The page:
Now that we have two of our children in high school, I thought I would post my 5 differences between primary school and high school.
It had been 24 years since my last experience of secondary education when Colby started high school in 2014, so memories of it were a bit sketchy. However I was bought promptly back to reality with a bump. After 7 years of nursery and primary school it was a whole new experience, and not just for Colby! I had totally forgotten how different the two are for parents.
1/ At High school THEY DON’T CARE WHAT YOUR CHILD EATS! Yep that’s right. After 5 years of the lunchbox police, your child can go from eating nothing but carrot sticks and hummus, to nothing but a giant bar of Dairy Milk. No one will bat an eyelid. OK maybe that is a bit of an extreme example, but in truth, no one will ever again tell you that giving your child a penguin biscuit is wrong and sinful, and they can have jam on their sandwich without you worrying about getting one of “those notes” brought back home in their lunchbox. I honestly don’t know how they can go from one extreme to the other. This one had me totally baffled.
2/ Prepare for a constant need for money. At Primary they only needed £1 a week for snack money. This £1 got them a snack every mid morning. Their name would be checked off on a register so the teacher knew who paid. Now my kids want bus fare (ok not their fault I suppose), money for toast or a bacon sandwich at break, a bottle of drink from the canteen, there’s an ice-cream van outside school at home time that probably sells everything but ice-cream. I have drawn the line at this one. And of course with high school comes a bit more independence. So on weekends now, money is needed for various excursions into town, swimming, cinema, basically everything that you used to do with your child, they now do with their friends.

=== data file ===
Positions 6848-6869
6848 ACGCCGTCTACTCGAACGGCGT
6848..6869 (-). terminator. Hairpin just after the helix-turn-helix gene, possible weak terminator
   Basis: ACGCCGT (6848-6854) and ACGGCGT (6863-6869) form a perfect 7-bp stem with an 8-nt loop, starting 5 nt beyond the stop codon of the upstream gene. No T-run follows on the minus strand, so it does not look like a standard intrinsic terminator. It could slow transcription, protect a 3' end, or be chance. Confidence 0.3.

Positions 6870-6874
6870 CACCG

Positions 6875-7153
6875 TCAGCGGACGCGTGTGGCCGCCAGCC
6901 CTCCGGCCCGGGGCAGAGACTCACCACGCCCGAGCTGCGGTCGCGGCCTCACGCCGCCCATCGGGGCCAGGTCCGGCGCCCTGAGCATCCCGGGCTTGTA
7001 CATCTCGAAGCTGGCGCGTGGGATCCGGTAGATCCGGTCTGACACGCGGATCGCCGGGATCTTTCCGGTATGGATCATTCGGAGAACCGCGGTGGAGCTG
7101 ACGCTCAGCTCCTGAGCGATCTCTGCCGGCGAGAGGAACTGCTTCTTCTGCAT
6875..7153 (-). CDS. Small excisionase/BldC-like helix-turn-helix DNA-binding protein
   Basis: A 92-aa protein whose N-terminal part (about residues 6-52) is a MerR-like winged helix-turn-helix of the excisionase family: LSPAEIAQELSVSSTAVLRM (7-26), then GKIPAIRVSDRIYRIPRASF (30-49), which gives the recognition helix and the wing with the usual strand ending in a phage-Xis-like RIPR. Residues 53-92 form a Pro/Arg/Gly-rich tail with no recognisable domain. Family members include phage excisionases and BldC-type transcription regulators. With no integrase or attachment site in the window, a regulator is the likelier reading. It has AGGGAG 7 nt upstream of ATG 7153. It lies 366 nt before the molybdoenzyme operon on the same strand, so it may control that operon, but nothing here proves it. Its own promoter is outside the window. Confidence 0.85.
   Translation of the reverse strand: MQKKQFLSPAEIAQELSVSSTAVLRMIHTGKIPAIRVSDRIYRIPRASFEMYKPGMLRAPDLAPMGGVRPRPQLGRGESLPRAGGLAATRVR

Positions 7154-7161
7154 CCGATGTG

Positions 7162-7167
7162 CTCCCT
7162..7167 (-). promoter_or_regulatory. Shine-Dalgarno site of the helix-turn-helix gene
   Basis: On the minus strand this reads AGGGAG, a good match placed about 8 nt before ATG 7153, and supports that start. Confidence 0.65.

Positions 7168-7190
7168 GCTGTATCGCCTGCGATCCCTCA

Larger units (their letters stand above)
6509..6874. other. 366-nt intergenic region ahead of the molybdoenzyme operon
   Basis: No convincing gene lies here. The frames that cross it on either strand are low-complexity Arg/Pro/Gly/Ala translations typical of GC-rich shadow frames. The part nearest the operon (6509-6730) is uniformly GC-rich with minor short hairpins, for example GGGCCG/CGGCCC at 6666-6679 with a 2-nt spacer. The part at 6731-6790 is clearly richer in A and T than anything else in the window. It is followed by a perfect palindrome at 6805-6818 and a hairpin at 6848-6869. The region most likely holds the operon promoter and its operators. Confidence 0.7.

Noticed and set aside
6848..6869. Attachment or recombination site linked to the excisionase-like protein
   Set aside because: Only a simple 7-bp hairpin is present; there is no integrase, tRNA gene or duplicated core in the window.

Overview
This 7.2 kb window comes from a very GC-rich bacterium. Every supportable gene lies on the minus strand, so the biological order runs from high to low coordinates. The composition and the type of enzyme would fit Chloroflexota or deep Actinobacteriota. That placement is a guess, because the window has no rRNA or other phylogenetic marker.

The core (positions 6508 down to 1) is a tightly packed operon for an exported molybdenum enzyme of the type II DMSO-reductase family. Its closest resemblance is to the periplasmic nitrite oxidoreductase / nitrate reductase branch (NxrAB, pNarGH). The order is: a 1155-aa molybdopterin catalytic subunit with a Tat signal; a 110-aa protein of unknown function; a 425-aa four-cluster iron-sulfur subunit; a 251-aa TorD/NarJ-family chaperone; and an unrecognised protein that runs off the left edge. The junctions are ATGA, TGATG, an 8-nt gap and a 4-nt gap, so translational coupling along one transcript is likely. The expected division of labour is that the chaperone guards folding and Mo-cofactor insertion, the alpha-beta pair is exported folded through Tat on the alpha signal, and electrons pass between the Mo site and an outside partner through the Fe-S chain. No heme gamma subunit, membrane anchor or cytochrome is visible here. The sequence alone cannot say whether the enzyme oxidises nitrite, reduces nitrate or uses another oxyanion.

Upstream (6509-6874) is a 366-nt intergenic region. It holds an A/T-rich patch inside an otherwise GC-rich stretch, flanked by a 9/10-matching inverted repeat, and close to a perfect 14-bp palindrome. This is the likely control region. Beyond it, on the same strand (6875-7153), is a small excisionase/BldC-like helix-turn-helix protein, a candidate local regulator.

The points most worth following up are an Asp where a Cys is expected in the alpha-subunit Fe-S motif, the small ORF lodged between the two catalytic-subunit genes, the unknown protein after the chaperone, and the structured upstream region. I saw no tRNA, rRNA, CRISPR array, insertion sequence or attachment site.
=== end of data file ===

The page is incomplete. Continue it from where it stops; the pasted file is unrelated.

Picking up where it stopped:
3/ At Primary they would get two maybe three weeks notice for any school trips, meaning you have time to plan ahead financially. At High school you will have zero notice of any school trips. This means you will get a crumpled letter about 9pm wanting payment by the next day. Now for a while I actually thought it was my kids forgetting to give me the letters. But no they actually got one letter last month wanting £20 by the next day. I find this really inconsiderate not everyone has access to instant funds. The standard answer is always that the trips are not compulsory. Even though included in the letter about said trips it always says that it will help with what they are learning about in the classroom.
4/ At Primary you end up knowing most of the children in your child’s class, and a lot of their parents. You can speak to the teacher and their assistants on a daily basis, and you just feel that you know the people in your child’s life. You can guess where I’m going with this. Your child will speak of the same people over and over for the next 7 years and chances are, you will never ever meet them. I’ve taken to getting them to show pictures of their friends on Instagram or Snapchat, just so I can put a face to the name.
5/ The teachers will surprise you. At Primary on review day when you go to speak to the teachers about your child, they are generally reading from prepared quotes. You hear a lot of “a pleasure to teach” or “I wish I had a class full of little xxxx” but in High school anything goes. If they can’t remember your child they just look at the register and pick a name hoping for the best. But if they do know and like your child, they are able to tell you about all the things they genuinely like. You walk away not only proud but in wonder, at how and when your child started to make such grown up impressions on another adult.
I felt genuinely over whelmed and totally unprepared when Colby started High school. I’d forgotten how much responsibility they are given, and how much more independent they need to be. I like to embrace every parenting stage, but this one had me stopped in my tracks for a while. Courtney started in September and this time I knew how it would be for me and her!
See you soon